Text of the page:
On 5 July, the trouble spread toward Basirhat apparently because of rumormongers who had worked overtime in fanning the canard of attack on Aminia Madrasa and damage to the Mazar of Allamma Ruhul Amin, the late presiding Pir of Maulanabag Darbar Sharif. A disciple of Dada Hujur of Phurphura Sharif, Amin’s mazar in Basirhat town is another centre of popular Islam of Sufi Silsila as streams of devotees visit the place round the year. His descendents run a madrasa chain named after the clan. Reports of damage to a mosque close to sub-divisional court, despite neighboring Hindus came out to protect it, also added fuel.  Earlier situation took ugly turn and tension ran high in parts of neighboring Swarupnagar after a section of Hindus put up blockade shouting ‘Jai Shree Ram” near Tentuliya bridge after Muslim youth blockade declined to allow passage to Hindu funeral bier and allegedly damaged it. Communal hawks at both sides were apparently preparing for a show-down.

As Basirhat town is Hindu-dominated in contrast to the rural areas around it, the rumor of Hindu attack gained ground. According to maulana Matin, a large crowd of Muslim youth who had gathered at Jadurhati from surrounding villages on the way for a congregation of believers became the frontrunners for avenging the purported attacks. The meeting was postponed as administration apparently denied permission. As the canard of damage to spread, rallyists boarded a caravan of 15-26 small trucks and other vehicles, generally used for transporting agricultural and other goods and they proceeded towards Basirhat. They vandalized shops and establishment on their way and entered the town in throngs while blocking roads. In some places, ‘Raths’ of lord Jagannnath were targeted.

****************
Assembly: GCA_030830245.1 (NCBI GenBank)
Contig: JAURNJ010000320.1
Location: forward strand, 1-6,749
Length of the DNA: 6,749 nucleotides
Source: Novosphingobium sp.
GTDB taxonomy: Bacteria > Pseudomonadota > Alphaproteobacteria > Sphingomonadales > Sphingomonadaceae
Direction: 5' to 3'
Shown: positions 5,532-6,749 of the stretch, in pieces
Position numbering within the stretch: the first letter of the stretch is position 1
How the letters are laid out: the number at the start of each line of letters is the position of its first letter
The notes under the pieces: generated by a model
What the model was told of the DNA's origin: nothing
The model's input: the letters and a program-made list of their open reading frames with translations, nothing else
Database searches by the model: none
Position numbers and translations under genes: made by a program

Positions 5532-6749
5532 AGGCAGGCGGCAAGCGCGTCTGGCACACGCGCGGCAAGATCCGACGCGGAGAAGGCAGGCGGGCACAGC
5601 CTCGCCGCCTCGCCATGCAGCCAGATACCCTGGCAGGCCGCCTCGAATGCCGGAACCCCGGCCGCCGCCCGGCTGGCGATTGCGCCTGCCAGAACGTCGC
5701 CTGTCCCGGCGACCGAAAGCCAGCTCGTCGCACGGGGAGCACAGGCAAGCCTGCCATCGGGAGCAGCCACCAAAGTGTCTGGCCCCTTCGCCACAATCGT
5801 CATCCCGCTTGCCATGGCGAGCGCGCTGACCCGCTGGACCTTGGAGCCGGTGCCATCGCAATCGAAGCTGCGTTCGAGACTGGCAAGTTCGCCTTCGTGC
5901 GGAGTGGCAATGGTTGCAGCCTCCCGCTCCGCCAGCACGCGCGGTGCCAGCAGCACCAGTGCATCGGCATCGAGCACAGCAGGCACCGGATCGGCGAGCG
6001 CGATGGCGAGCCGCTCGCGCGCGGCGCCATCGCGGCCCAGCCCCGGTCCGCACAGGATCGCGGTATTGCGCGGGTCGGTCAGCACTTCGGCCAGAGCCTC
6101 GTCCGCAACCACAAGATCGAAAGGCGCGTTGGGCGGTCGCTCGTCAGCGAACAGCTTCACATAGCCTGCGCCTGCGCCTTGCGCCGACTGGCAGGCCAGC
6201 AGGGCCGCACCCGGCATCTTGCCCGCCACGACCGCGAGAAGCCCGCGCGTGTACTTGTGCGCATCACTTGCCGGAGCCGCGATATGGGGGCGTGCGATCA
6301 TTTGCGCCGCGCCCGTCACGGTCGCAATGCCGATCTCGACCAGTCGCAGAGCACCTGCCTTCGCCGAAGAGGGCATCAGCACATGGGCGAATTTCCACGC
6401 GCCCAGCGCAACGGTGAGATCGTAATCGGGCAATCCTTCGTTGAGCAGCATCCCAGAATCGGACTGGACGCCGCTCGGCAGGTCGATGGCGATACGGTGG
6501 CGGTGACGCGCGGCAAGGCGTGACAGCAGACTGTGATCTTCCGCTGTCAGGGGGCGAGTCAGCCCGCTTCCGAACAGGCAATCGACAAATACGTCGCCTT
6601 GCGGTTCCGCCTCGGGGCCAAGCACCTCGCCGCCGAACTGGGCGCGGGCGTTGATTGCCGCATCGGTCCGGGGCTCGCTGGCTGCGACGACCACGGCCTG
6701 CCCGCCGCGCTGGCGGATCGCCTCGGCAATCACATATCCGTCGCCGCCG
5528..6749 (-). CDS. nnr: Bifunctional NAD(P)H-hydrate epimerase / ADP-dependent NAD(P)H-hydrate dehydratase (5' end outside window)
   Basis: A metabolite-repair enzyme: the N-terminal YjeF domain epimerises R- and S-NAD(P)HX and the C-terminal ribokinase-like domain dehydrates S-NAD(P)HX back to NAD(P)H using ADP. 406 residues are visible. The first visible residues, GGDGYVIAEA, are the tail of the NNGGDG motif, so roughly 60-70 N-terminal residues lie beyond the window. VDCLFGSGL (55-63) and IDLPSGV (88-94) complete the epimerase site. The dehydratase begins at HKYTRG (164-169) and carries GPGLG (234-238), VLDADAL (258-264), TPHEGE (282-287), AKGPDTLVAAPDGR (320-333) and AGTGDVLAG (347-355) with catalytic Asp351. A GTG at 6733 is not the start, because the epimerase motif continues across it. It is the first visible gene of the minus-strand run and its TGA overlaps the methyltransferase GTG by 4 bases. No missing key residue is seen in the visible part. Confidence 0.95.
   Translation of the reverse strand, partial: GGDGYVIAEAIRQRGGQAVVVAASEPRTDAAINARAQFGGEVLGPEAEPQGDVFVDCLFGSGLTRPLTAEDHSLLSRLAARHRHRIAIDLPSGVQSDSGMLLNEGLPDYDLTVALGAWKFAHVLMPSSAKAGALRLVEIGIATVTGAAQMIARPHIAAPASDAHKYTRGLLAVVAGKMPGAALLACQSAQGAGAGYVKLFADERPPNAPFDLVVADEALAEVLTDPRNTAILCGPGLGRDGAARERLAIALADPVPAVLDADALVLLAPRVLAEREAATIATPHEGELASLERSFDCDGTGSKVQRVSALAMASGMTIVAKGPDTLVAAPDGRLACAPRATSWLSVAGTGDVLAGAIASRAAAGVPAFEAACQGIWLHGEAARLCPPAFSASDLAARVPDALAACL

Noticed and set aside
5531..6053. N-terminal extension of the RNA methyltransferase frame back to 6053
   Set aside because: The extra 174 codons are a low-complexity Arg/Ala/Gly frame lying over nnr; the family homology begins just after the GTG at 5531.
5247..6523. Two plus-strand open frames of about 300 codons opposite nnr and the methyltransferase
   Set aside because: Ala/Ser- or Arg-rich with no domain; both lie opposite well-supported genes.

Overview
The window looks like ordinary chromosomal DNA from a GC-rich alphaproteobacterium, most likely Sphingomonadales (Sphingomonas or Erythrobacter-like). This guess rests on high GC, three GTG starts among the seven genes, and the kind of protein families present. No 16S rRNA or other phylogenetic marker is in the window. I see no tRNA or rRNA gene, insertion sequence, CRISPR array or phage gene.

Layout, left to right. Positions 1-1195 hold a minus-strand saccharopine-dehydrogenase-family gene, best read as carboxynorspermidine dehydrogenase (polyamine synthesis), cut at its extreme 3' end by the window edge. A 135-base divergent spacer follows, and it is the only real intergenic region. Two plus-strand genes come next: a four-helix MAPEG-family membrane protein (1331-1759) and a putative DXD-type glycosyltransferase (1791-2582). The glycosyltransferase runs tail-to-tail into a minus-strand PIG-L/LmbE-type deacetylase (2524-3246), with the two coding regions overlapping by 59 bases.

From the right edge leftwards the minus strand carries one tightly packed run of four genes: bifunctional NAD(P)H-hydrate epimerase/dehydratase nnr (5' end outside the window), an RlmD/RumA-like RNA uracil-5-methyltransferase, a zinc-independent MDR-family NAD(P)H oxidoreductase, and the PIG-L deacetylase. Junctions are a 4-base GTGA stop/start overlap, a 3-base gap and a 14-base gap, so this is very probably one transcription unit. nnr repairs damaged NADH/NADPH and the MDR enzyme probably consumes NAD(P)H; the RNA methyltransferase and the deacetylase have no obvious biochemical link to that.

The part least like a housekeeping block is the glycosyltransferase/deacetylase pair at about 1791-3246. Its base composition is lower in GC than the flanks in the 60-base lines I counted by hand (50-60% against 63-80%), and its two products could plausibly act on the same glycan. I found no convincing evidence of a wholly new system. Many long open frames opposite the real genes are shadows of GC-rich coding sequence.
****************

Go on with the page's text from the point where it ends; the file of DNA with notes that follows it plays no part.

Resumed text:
Pirjada Khobayeb Amin, descendent of Ruhul Amin and son of Sarful Amin who now leads the influential Maulanabag Darbar Sharif, admitted the role of rumor-mongers. “We received hundreds of calls from our devotees and well-wishers about the so-called attacks on the Mazar and our family. Some wanted to rush to spot to avenge and protect us. We told them not to pay heed to the rumor mills as both the Mazar and our family were safe. We had to issue formal disclaimers and appeals for sanity both local Imams and larger community,” the young man said.

 The question remained who were running the rumor mills? We will deal with it in next episode.     

4 thoughts on “Basirhat Reports/Part V. The Anatomy Of Muslim Youth Rage

  1. Pingback: Basirhat Reports/Part V. The Role Of Feuding Maulanas And Pirjadas In Basirhat Violence | aainanagar

  2. Pingback: Basirhat Reports/Part VII. Hindu ‘Resistance’ And The Sangh Penetration | aainanagar

  3. Pingback: Basirhat Reports/Part VIII. Bangladeshis Among Basirhat Troublemakers? | aainanagar

  4. Pingback: Basirhat Reports/Part IX. Voices Of Sanity And Humanity Amid Hate Campaigns | aainanagar